Today in Feminist History: Marriage is Not Grounds for Teacher Dismissal—DUH! (April 27, 1904)

Today in Feminist History is our daily recap of the major milestones and minor advancements that shaped women’s history in the U.S.—from suffrage to Shirley Chisholm and beyond. These posts were written by, and are presented in homage to, our late staff historian and archivist, David Dismore.

April 27, 1904: A victory today for female teachers who wish to marry, and for women’s rights in general!

The New York Board of Education has just voted to reinstate Jennie Patterson Vandewater after she was dismissed from her teaching position at P.S. 58 in Queens as a result of having married. The Board concluded that it is now useless to try to enforce its traditional prohibition on married women teachers due to a recent Court of Appeals decision (Murphy v. Maxwell, 177 N.Y. 494), and growing public opposition to the rule. 

The regulation originally read:

“No woman Principal, head of department, or member of the teaching or supervising staff shall marry while in the employ of the Board of Education, which may direct that charges be preferred against such teacher by reason of such marriage.” 

Though the portion of the rule authorizing charges to be brought has now been removed, the part prohibiting marriage by women teachers remains on the books, perhaps as a compromise between those who want the ban retained and enforced, and those who want it repealed altogether. .

M. Dwight Collier, a member of the Committee on Elementary Schools, said: “We will take no action against such women teachers as marry. We are tired of fighting over this matter in the courts and the public is in favor of retaining married teachers.”

However, he warned: “I think our action will lead to scandal. I think that the public will regret that married teachers are permitted to teach.”

Interestingly, the Court of Appeals decision was not a rejection of the old-fashioned attitudes behind the ban itself. The problem as the judges saw it was that Section 1117 of the Greater New York City Charter provides that teachers may only be dismissed for specific reasons: gross misconduct, insubordination, neglect of duty, or general inefficiency. Since marriage is not included, the judges ruled that this cannot be the sole reason for dismissal.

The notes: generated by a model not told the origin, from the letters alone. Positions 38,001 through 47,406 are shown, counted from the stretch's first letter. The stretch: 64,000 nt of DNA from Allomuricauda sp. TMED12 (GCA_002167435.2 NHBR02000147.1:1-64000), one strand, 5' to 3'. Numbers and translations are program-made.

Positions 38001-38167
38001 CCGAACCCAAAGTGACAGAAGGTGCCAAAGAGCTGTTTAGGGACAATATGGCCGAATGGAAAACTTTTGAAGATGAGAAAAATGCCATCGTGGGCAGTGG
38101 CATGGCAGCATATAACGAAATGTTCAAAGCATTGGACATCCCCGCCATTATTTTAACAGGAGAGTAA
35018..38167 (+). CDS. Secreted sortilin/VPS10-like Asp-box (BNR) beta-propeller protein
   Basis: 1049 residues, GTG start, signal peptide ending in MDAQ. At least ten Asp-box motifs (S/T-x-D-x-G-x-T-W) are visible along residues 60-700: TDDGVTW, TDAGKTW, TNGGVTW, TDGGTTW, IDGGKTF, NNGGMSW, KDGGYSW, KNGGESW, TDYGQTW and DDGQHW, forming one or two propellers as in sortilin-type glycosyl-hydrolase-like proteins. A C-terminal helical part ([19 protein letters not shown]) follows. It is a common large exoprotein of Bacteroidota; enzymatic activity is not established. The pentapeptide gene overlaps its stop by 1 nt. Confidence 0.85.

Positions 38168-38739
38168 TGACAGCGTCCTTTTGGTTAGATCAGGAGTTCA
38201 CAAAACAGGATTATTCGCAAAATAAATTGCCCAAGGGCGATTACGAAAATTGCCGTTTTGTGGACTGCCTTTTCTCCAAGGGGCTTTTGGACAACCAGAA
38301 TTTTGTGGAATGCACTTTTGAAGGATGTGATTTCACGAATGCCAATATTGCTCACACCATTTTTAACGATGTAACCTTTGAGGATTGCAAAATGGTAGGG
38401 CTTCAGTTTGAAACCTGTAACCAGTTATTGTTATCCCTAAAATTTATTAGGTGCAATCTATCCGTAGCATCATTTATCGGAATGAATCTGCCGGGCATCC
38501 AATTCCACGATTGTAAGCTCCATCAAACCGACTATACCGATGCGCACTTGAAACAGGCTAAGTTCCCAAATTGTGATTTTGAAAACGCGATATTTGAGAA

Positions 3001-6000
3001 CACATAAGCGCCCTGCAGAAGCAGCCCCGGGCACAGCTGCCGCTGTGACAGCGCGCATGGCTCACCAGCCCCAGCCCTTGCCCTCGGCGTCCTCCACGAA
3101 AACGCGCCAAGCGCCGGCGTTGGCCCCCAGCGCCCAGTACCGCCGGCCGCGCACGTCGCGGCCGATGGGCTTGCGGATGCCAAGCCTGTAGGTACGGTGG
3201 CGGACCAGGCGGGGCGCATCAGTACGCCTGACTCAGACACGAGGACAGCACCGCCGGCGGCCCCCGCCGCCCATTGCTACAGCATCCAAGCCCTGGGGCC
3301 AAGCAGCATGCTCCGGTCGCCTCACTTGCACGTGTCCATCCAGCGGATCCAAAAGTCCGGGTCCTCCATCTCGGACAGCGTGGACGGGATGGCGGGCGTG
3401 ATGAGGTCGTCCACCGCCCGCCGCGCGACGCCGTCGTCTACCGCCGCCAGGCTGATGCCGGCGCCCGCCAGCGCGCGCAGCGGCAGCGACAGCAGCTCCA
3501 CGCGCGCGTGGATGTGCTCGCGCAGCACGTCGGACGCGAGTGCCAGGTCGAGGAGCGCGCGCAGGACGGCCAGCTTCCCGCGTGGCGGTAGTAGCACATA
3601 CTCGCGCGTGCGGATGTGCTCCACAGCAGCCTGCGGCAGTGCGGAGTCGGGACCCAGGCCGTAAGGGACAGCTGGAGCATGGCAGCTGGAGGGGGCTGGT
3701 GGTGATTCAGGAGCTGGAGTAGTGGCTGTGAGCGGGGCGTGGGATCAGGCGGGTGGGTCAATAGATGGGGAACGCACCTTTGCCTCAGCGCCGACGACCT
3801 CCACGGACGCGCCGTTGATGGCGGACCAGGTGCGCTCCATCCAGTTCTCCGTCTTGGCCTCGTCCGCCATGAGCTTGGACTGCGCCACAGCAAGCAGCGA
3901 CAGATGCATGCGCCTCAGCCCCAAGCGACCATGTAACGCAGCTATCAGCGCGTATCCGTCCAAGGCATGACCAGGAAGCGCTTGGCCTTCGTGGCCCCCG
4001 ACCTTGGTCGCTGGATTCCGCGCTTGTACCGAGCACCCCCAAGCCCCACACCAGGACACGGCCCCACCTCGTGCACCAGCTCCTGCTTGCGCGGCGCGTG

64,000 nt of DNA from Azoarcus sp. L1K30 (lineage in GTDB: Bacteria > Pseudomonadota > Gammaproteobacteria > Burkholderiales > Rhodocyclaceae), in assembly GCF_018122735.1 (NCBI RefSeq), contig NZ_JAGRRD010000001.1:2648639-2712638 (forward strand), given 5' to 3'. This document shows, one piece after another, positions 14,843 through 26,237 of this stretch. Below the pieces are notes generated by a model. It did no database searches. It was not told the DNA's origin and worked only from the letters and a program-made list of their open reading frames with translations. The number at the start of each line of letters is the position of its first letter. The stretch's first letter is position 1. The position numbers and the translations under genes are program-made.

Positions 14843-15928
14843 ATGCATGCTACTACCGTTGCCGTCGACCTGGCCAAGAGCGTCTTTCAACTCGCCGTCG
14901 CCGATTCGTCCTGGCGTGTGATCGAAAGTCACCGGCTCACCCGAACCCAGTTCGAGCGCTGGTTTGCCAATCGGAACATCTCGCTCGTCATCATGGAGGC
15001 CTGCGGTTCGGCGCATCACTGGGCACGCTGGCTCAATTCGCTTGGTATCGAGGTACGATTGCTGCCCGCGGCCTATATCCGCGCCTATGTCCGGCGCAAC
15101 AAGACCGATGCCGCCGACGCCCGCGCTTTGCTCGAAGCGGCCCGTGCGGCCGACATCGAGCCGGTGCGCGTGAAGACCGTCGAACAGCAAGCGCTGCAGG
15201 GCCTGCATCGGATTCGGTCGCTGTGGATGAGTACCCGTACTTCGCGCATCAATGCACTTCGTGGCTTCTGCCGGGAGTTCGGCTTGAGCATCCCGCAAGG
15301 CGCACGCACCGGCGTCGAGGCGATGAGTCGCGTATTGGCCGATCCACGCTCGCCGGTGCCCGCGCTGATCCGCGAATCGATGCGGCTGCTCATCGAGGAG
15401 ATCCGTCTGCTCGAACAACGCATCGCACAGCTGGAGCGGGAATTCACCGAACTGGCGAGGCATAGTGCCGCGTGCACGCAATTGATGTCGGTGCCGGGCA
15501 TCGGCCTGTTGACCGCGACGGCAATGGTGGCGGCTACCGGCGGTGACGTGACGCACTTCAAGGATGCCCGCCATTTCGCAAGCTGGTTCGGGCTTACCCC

A lower court believed that a ban on married women teachers was both valid and justified. One judge opined that the duties of a wife and mother were so extensive that they could not help but interfere with those of a teacher.

Another judge said of a woman: “While single, her services belong to herself. When married, they belong to her husband,” so therefore a married woman could not complain about being unable to make a contract for her services with the School Board because she had chosen to make herself ineligible to make a contract.

The practice of firing or refusing to hire married female teachers is of great concern to many women’s groups, prominent among them the New York Legislative League. At a meeting presided over by Lillie Devereux Blake, the League passed the following resolution in support of Vandewater:

“Resolved: That we would respectfully remind the Board of Education that it nowhere appears in any section of the Criminal Code that it is a crime to be a woman, nor do any of the statutes enact that it is reprehensible or in violation of any law for a woman to marry, and

“Resolved, That in view of these facts we protest against the attempt on the part of the Board of Education to force out of the service of the schools an admirable teacher, as a violation of all the rules of common sense, as well as an encroachment on the right of a citizen to earn an honest living and do a valuable work; and

“Resolved, That we urge the Board of Education to continue the aforesaid teacher in her position and to pay her arrears of salary which have been unjustly withheld from her.”

Though a good deal of prejudice against women in the workforce still remains—especially against married women in the teaching profession—today marks a meaningful advance toward equal opportunity, and bodes well for unprecedented progress in this new, more progressive century.


David Dismore is the archivist for the Feminist Majority Foundation. His journey from would-be weather forecaster to full-time feminist began with the powerful impression made by a photo and a few paragraphs about the suffragists in his high school history textbook; years later, he had his first encounter with NOW—in which he carefully peeked in a window before opening the door to be sure men were allowed. He was eventually active in the ERA extension campaign of 1978, embarked on a cross-country bikeathon for it in 1982 and even worked for pioneers Toni Carabillo and Judith Meuli.